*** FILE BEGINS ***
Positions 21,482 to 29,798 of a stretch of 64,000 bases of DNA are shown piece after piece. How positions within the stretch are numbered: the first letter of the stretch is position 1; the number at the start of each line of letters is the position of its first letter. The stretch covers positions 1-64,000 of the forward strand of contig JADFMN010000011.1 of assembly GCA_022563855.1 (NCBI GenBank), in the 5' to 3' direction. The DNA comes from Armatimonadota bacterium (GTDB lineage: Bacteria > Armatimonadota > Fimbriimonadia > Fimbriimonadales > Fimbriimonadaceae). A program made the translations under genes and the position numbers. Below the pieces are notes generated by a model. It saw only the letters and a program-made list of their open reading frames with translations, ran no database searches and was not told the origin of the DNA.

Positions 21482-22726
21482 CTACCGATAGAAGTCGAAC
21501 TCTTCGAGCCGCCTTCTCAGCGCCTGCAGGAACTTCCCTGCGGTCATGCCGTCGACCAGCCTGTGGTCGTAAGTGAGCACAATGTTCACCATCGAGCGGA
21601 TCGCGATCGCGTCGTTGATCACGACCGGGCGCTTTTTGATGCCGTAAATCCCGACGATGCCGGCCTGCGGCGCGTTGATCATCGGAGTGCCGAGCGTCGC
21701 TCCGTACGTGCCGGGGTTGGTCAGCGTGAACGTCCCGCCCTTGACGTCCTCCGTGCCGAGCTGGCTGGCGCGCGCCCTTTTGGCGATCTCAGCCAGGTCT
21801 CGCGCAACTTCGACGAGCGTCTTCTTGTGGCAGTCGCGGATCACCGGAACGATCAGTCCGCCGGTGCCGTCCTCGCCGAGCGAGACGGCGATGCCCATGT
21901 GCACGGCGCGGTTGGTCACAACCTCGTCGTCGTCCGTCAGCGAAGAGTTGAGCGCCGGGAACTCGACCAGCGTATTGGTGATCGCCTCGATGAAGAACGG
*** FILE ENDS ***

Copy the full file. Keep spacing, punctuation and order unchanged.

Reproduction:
Positions 21,482 to 29,798 of a stretch of 64,000 bases of DNA are shown piece after piece. How positions within the stretch are numbered: the first letter of the stretch is position 1; the number at the start of each line of letters is the position of its first letter. The stretch covers positions 1-64,000 of the forward strand of contig JADFMN010000011.1 of assembly GCA_022563855.1 (NCBI GenBank), in the 5' to 3' direction. The DNA comes from Armatimonadota bacterium (GTDB lineage: Bacteria > Armatimonadota > Fimbriimonadia > Fimbriimonadales > Fimbriimonadaceae). A program made the translations under genes and the position numbers. Below the pieces are notes generated by a model. It saw only the letters and a program-made list of their open reading frames with translations, ran no database searches and was not told the origin of the DNA.

Positions 21482-22726
21482 CTACCGATAGAAGTCGAAC
21501 TCTTCGAGCCGCCTTCTCAGCGCCTGCAGGAACTTCCCTGCGGTCATGCCGTCGACCAGCCTGTGGTCGTAAGTGAGCACAATGTTCACCATCGAGCGGA
21601 TCGCGATCGCGTCGTTGATCACGACCGGGCGCTTTTTGATGCCGTAAATCCCGACGATGCCGGCCTGCGGCGCGTTGATCATCGGAGTGCCGAGCGTCGC
21701 TCCGTACGTGCCGGGGTTGGTCAGCGTGAACGTCCCGCCCTTGACGTCCTCCGTGCCGAGCTGGCTGGCGCGCGCCCTTTTGGCGATCTCAGCCAGGTCT
21801 CGCGCAACTTCGACGAGCGTCTTCTTGTGGCAGTCGCGGATCACCGGAACGATCAGTCCGCCGGTGCCGTCCTCGCCGAGCGAGACGGCGATGCCCATGT
21901 GCACGGCGCGGTTGGTCACAACCTCGTCGTCGTCCGTCAGCGAAGAGTTGAGCGCCGGGAACTCGACCAGCGTATTGGTGATCGCCTCGATGAAGAACGG